I remember as clearly as if it were yesterday the first time I had to determine a student was not eligible under rules of the Michigan High School Athletic Association.
At that singular moment, it did not matter that I had been able to advise a dozen previous callers that the students they were inquiring about were eligible under the rules. All I could see in my mind’s eye was this one student who would not be able to participate as a full-fledged member of a team in a sport he enjoyed.
I assumed, as I have in almost every case since, that this was a “good kid,” and one who needed sports more than sports needed him.
But the facts made him ineligible and there were no compelling reasons to look beyond the facts. I knew it would be hard on the student to miss a season, but I also knew this was not in any sense an “undue hardship.” I could see that if the rule was not enforced in this case, I would be undermining its enforcement in other cases, and effectively changing the rule.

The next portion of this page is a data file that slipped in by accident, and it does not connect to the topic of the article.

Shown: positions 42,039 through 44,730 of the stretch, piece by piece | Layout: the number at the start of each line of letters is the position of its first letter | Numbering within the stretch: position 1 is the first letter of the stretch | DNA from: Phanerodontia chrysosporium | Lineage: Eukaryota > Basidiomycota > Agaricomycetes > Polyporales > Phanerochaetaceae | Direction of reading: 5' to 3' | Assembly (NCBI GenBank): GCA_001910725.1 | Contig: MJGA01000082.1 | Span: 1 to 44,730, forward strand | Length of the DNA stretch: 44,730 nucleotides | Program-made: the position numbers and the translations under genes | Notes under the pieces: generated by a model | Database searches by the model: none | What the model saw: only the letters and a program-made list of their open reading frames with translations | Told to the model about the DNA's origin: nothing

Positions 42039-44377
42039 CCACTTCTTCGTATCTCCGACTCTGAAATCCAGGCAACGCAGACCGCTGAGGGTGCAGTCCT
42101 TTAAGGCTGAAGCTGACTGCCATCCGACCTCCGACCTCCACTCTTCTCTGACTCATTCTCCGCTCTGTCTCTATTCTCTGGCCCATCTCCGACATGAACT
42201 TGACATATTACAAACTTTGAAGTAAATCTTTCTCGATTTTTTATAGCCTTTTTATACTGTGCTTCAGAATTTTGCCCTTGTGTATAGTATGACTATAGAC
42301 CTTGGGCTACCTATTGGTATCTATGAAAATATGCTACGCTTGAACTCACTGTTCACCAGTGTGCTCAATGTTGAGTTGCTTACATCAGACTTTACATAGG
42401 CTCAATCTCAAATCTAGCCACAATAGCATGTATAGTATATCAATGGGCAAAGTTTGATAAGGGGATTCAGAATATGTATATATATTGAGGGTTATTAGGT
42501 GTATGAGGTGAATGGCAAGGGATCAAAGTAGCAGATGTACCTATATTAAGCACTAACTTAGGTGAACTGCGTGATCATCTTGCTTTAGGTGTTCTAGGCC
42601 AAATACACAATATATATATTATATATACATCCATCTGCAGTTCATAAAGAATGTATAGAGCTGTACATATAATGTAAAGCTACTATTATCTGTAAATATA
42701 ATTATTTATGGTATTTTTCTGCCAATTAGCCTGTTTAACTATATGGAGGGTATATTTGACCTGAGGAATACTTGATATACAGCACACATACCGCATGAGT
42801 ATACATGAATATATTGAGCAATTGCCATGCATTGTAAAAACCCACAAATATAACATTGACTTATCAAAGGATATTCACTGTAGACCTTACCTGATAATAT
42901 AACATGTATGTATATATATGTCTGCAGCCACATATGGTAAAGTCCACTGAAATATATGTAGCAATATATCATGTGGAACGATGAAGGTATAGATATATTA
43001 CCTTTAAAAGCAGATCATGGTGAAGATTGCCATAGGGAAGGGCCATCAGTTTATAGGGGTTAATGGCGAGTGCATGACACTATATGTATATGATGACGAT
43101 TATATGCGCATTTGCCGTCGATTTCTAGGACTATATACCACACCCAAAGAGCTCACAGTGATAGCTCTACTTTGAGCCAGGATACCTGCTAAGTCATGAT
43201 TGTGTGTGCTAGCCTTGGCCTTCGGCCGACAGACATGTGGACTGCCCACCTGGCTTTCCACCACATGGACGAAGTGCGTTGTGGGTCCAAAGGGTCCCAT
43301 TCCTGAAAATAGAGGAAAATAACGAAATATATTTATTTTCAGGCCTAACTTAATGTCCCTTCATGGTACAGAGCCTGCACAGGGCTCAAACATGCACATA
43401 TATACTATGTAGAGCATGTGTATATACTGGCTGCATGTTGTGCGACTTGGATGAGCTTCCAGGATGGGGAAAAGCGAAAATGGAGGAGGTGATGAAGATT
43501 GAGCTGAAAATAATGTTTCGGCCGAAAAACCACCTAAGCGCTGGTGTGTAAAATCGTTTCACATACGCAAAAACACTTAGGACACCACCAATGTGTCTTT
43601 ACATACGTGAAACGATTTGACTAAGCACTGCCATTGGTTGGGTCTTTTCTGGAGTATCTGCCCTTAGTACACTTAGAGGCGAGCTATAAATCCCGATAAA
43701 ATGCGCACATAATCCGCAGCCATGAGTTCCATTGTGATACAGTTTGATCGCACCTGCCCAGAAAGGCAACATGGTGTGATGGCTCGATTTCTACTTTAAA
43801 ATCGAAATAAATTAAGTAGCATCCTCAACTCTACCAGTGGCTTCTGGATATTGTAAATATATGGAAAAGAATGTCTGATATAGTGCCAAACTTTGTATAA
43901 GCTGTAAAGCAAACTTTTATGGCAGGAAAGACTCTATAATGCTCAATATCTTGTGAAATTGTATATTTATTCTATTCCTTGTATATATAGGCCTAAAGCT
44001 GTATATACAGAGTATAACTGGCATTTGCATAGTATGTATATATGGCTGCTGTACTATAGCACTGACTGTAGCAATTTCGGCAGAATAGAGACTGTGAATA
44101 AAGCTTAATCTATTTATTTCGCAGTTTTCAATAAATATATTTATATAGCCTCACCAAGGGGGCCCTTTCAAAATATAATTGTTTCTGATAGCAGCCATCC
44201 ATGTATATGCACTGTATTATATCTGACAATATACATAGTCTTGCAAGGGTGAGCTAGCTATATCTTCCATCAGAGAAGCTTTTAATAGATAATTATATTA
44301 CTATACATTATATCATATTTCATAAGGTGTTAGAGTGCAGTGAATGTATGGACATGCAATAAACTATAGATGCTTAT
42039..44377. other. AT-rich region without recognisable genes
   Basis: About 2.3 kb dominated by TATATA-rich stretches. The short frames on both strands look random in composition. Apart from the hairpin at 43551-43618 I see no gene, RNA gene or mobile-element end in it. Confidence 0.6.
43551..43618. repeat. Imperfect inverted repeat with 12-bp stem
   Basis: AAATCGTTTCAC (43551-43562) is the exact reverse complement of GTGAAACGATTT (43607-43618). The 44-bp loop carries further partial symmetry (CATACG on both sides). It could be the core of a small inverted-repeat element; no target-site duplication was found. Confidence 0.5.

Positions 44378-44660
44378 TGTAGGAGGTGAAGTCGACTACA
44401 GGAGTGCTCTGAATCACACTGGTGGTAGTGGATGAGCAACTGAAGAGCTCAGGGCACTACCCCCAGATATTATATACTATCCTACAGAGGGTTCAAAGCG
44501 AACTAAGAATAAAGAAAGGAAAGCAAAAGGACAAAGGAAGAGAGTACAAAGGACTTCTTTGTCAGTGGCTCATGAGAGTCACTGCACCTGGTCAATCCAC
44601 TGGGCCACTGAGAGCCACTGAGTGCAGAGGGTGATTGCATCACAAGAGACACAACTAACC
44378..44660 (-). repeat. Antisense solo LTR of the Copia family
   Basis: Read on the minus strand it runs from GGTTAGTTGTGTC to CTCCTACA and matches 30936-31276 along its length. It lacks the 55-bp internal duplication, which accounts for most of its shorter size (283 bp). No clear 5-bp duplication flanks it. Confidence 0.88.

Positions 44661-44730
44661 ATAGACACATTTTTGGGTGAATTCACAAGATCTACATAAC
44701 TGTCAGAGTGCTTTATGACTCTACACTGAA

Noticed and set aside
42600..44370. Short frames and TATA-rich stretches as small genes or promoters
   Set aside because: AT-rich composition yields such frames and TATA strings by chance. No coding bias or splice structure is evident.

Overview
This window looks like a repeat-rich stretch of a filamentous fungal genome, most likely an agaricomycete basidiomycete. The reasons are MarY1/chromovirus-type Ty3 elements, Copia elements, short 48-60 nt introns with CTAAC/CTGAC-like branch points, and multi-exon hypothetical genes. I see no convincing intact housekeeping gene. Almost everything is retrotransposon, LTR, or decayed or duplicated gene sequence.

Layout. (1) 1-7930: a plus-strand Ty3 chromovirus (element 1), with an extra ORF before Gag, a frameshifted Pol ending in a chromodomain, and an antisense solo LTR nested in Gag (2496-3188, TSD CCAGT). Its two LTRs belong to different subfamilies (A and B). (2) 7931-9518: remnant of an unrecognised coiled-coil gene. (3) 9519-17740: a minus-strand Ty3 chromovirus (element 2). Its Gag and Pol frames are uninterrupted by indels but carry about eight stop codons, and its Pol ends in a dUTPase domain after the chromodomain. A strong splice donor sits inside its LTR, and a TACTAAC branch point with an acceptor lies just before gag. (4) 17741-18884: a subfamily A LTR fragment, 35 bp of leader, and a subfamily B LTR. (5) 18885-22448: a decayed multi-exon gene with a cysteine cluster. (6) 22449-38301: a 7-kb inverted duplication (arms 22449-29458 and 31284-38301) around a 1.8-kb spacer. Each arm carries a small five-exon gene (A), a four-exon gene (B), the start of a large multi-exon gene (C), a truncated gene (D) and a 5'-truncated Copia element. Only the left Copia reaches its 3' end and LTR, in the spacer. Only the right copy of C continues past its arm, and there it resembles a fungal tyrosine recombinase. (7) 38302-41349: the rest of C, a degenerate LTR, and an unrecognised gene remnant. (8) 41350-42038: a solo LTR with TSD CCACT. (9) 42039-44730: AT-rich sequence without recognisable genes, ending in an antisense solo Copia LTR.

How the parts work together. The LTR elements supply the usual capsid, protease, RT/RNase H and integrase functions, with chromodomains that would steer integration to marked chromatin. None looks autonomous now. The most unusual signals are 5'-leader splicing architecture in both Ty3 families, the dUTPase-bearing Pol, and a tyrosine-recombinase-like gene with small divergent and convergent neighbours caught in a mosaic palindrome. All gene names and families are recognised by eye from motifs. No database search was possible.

And I recognized that I did not have the authority to change a rule which the MHSAA Representative Council and each member school’s board of education had adopted to bring consistency and control to competitive athletics.
Many years have passed, and I’ve had to consider the eligibility of countless students to represent their schools on athletic teams. But I still see each situation as an individual student, balancing his or her individual needs and desires against the need to protect the integrity of the rules and the desire to promote competitive equity within the program.